cr0264_11 - 11 Modeling of Secondary Steelmaking Processes...

Info iconThis preview shows pages 1–3. Sign up to view the full content.

View Full Document Right Arrow Icon
11 ©2001 CRC Press LLC Modeling of Secondary Steelmaking Processes Dipak Mazumdar, Ph.D. Department of Materials and Metallurgical Engineering Indian Institute of Technology 11.1 INTRODUCTION A comprehensive study of various hydrodynamic phenomena such as fluid flow, mixing, and mass transfer in full-scale liquid steel processing vessels poses serious experimental difficulties. High operating temperatures, opacity of liquid steel, and the relatively large size of industrial metal processing units preclude direct experimental observations. Consequently, it has been customary to study the process dynamics of steelmaking operations with the aid of physical and mathematical models. While the physical modeling of metallurgical processing operations dates back to at least the early 1960s, 1 mathematical models have come of age relatively recently (i.e., mid 1970s). 2 The progress in mathematical modeling has been largely achieved through advances in the computing power and speed of digital computers, which are now available at moderate cost. Concurrent with these advances have been the numerical algorithms and special computing procedures needed to solve transient, three-dimensional forms of the turbulent Navier–Stokes or Reynolds stress equations (Chapter 3) and their equivalent heat and mass counterparts. It is important to stress at this point that physical and mathematical modeling are not alternatives but most often must be pursued in a complementary fashion. This is illustrated in Figure 11.1 , 3 which essentially indicates that mathematical modeling, physical modeling, and actual plant-scale measurements may all be the ingredients of a successful investigation. Indeed, owing to the complexities associated with the operating conditions, several iterations may be required between mathematical modeling and physical measurements (i.e., this is normally termed model tuning ) before the desired level of understanding finally emerges. 11.2 MODELING TECHNIQUES 11.2.1 P HYSICAL M ODELING Here, the industrial vessel is known as the prototype, and its laboratory-scale counterpart is known as the model . Laboratory-scale modeling of various secondary steelmaking operations has most frequently used water as the modeling medium to represent molten steel. The most important single property in this context, apart from its ubiquity, is that its kinematic viscosity (that is, molecular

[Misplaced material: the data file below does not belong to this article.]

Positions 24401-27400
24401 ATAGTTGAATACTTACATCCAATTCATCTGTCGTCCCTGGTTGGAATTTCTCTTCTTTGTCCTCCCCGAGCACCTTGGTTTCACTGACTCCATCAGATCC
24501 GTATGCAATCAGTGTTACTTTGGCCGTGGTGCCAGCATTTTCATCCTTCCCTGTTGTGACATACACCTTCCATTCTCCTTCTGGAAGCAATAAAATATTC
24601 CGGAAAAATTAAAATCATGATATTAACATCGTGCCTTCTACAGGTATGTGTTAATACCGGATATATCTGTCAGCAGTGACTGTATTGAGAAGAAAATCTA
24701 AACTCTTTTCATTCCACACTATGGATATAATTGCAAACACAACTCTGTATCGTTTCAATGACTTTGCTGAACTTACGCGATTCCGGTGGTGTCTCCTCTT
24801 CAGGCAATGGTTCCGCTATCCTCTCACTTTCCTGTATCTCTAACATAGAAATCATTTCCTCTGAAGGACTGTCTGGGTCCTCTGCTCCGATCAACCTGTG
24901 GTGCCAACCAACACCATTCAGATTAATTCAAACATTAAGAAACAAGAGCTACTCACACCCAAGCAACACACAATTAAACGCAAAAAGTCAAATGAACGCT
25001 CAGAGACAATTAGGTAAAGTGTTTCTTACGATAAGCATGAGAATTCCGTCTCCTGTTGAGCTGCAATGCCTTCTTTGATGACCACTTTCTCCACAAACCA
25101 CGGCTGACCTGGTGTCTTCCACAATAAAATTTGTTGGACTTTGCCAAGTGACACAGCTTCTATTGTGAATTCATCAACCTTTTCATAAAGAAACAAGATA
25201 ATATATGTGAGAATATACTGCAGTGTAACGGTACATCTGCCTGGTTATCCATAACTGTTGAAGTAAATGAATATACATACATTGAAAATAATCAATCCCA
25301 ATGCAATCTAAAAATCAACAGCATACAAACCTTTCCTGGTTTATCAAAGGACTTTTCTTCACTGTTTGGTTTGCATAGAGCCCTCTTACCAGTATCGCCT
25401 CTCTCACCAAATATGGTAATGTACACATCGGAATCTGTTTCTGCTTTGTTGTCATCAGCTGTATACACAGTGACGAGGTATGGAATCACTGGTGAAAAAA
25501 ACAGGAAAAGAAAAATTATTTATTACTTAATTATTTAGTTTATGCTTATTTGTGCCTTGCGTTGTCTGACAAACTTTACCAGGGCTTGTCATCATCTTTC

Background image of page 1

Info iconThis preview has intentionally blurred sections. Sign up to view the full version.

View Full DocumentRight Arrow Icon
©2001 CRC Press LLC viscosity/density) is essentially equivalent to that of molten steel at 1600°C (i.e., within 10%). Flow visualization experiments in aqueous systems using dyes or other tracers have therefore proved to be very helpful in developing a qualitative understanding of various flows. Similarly, more detailed information on flow characteristics has also been possible by measuring velocity fields by tracking the motion of neutrally buoyant particles, hot wire or hot film anemometry, by laser Doppler anemometry, and, lately, by PIV (particle image velocimetry). In addition, measurements of resi- dence time distribution
Background image of page 2
Image of page 3
This is the end of the preview. Sign up to access the rest of the document.

This note was uploaded on 10/08/2009 for the course CME MAT E 112 taught by Professor Dr.atoo during the Fall '09 term at University of Alberta.

Page1 / 19

cr0264_11 - 11 Modeling of Secondary Steelmaking Processes...

This preview shows document pages 1 - 3. Sign up to view the full document.

View Full Document Right Arrow Icon
Ask a homework question - tutors are online